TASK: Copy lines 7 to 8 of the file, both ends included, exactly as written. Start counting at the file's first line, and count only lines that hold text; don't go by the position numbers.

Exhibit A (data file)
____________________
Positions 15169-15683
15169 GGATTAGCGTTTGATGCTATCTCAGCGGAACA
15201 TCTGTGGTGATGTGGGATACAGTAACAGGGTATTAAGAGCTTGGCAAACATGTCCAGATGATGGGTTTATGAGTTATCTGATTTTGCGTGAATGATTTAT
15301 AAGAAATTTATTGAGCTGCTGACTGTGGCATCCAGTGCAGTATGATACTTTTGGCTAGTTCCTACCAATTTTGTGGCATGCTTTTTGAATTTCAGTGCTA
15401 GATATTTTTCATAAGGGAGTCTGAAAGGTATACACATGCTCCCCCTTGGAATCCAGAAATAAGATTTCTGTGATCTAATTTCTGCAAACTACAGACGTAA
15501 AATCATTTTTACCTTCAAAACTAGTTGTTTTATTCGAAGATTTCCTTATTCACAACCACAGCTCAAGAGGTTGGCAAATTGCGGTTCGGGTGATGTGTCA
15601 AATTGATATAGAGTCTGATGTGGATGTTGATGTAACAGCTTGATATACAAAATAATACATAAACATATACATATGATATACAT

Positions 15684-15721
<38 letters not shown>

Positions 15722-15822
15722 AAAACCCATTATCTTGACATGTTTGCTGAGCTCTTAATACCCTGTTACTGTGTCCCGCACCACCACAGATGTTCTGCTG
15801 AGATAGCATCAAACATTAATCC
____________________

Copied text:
15601 AATTGATATAGAGTCTGATGTGGATGTTGATGTAACAGCTTGATATACAAAATAATACATAAACATATACATATGATATACAT

Positions 15684-15721